Enlighten me please

I keep hearing about "audiophile" redbook CD's and notice folks alluding to better quality CD's. I realize that the likes of BMG are mass market garbage. What other labels are considered crap? Also, what labels are higher quality? If you have a particular CD available on one label, Sony for instance, is it often available from a more esoteric label as well, or do the rights to produce a given album lay with the label? I notice BMG usually has its stamp along with the original label on the disk, denoting that BMG has probably paid some liscensing fee to produce that disk.

Any insight would be nice, I think I know some of the answers but would like more information. Also, can anyone provide links to resellers of good quality recordings?

See the comments of Abex, 11/8/03 and others on this thread for more enlightenment on this issue.
Here is a Stereophile link on the same subject.


Now some CD's are remixed from the originals. They may be better or worse. But no conclusive differences have been found in identical masters made for clubs. If you are buying a compilation CD made just for the club, that is not an original master, It was redone for the compilation. A compilation is like a...."Pop hits of 1986" type special issue.

While rare, a CD could be defective for other reasons. But I've had more defective store CD's than I've ever gotten from a club. The few bad ones I got from BMG over the last 15 years were replaced by them no questions asked. Try bringing a bad CD back to a store. They'll likely tell you CD's can't be bad..

I've been a BMG member since it was the International Preview Society Classical LP Club back the the late 1970's. To get me to switch to CD's when they were phasing out LP's around 1989, they offered me 2 free CD's per year for life. I still get my coupon for the 2 free CD's every year from them. So they've kept their word. Must be up to about 30 free CD's now. (Any single disc CD they sell.)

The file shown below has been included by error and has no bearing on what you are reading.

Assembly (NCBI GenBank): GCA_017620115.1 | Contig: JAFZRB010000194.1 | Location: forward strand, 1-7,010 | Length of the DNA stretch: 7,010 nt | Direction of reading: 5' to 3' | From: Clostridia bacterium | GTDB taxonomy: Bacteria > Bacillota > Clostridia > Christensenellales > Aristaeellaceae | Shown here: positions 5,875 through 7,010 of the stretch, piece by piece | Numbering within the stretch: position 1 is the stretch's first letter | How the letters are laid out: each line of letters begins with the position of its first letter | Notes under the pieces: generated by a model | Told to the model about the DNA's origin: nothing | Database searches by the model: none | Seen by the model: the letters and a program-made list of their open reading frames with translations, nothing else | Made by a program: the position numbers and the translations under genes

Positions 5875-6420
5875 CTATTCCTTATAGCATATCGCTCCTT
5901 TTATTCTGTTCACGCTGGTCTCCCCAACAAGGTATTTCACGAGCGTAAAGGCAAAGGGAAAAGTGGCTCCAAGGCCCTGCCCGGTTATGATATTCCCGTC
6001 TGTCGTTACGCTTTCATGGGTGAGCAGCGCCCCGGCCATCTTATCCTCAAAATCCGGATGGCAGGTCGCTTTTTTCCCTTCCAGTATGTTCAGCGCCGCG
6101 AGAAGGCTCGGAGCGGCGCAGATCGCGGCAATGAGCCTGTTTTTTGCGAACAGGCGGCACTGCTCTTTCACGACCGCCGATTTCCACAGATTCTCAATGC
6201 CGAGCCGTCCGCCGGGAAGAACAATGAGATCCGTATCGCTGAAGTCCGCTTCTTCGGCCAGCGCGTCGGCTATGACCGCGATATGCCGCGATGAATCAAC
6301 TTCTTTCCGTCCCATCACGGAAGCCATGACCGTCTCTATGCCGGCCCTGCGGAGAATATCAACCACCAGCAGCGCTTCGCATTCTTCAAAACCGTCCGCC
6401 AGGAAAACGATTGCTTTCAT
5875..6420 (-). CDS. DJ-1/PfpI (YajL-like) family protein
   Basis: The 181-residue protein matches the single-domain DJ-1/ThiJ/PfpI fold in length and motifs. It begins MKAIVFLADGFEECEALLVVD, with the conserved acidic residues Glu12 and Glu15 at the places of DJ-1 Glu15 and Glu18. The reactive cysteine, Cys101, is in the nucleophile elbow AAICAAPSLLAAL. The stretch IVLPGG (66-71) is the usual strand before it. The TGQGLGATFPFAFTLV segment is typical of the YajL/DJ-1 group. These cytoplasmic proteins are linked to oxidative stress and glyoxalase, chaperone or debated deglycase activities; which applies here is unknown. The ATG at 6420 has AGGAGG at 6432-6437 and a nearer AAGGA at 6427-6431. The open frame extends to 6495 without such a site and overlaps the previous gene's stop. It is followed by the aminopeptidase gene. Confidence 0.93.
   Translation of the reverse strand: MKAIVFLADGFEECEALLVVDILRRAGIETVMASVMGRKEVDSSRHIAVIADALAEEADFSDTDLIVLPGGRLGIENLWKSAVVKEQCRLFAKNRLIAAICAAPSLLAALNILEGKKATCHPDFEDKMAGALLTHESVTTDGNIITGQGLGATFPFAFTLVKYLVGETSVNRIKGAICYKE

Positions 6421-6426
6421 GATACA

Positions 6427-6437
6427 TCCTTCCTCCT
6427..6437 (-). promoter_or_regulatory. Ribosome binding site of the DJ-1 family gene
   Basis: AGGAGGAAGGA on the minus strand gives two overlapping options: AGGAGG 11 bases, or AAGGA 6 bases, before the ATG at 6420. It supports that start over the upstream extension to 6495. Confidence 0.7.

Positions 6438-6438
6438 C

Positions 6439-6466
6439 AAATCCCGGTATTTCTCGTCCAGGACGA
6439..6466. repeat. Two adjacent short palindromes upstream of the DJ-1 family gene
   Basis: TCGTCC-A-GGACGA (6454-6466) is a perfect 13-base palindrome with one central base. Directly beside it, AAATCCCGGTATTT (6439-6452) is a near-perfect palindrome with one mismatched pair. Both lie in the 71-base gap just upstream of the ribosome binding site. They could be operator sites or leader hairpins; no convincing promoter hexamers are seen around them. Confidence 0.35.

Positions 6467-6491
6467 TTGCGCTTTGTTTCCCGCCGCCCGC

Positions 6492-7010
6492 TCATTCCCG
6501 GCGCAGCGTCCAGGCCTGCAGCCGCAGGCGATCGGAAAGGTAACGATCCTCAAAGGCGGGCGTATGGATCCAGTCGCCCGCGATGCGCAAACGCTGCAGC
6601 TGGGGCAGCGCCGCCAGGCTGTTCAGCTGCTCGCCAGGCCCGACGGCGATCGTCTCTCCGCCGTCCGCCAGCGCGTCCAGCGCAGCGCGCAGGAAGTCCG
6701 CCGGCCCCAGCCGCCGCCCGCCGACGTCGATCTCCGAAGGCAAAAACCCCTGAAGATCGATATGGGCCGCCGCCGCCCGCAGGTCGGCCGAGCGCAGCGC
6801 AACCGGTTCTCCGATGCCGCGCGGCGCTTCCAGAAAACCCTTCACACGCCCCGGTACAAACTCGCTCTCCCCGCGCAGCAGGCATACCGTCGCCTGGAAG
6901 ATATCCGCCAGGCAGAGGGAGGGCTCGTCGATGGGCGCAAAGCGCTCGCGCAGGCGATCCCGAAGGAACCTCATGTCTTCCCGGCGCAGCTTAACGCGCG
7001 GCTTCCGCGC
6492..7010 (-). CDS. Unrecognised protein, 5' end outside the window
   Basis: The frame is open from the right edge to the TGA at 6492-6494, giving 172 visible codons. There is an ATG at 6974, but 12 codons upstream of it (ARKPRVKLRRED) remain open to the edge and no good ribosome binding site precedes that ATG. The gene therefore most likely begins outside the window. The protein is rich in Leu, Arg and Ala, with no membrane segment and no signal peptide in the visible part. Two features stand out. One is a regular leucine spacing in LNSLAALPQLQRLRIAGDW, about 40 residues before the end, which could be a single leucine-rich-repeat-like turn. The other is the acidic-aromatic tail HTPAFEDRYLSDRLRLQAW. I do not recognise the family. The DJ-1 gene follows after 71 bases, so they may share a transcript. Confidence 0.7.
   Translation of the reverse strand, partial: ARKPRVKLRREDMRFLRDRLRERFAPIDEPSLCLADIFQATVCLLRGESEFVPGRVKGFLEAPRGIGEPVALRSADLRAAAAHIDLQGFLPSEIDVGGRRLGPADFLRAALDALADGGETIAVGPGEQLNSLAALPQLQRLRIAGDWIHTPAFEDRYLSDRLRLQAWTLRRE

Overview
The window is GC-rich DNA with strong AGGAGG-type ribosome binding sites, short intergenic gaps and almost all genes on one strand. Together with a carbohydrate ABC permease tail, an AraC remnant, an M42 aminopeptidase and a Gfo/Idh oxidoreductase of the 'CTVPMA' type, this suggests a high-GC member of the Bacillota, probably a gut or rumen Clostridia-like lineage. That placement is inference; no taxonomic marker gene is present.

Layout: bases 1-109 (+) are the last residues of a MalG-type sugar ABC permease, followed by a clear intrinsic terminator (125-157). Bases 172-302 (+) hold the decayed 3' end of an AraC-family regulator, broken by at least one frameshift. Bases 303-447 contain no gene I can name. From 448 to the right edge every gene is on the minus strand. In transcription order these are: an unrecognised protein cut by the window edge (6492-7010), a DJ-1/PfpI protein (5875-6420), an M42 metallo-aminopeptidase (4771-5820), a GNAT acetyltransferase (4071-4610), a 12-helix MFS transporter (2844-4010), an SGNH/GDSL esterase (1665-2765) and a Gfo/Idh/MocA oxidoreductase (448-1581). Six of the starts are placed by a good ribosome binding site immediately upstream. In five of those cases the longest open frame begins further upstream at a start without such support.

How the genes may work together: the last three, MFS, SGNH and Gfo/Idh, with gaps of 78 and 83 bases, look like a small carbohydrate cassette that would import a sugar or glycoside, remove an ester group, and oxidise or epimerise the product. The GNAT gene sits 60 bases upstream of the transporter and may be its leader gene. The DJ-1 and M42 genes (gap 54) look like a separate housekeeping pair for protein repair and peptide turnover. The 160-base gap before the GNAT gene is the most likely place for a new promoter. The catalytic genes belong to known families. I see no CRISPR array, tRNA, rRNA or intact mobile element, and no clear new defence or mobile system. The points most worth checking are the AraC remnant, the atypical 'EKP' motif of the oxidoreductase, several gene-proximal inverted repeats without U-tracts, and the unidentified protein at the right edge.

They also back then sent me an inventory of all their left over LP's for me to buy, for just a couple bucks a piece (shipped free). I still have some unopenned still in the shrink wrap!!
There's great sounding CDs out there but it can be a crap shoot finding them. Most of the JVC xrcd stuff sounds great, especially the few newer xrcd24 titles. Many Japanese manufactured CDs sound good but again not always. Recently purchased a Japanese remastered Santana Caravanserai, sounded really terrible. I've also been listening to some Japanese 24K gold Pat Methenys and Enya CDs, marvelous! Many DCC and MFSL gold CDs sounded nice, but there were a lot of dogs too. A couple Jennifer Warnes CDs I picked up recently sound fabulous, The Hunter & The Well. These are regular old CDs. The gulf between good and bad sounding CDs seems broaden as the quality of playback equipment increases. One thing for sure, it's difficult to listen to a really bad CD. Makes you feel like your ears are bleeding. As Sony Phillips said when the CD first came out: "Perfect sound forever!". My motto: "Mass produced junk forever!". Bottom line is, those who pay attention to the details and quality of manufacturing frequently produce fine sounding CDs. Those who don't usually produce crap. Unfortunately, most don't know the difference and don't care. Can you believe there's format battle? The CD hasn't been perfected yet nor do we know it's true potential. Ever wonder why a Steve Hoffman mastered CD sounds good?
Stay away from ANY CD's on the "One Way Records" label! Absolute CRAP! They are usually re-releases of older rock material.
Any CD by Mobile Fidelity will sound great.
Mapleshade sampler {festival:$7.99}.Burmester #2+3,XRCDs {get a second recommendation} and Jim Aud/Purist Audio demo CDs-very nice {$25/each}. Maybe CHESS and Rounder records.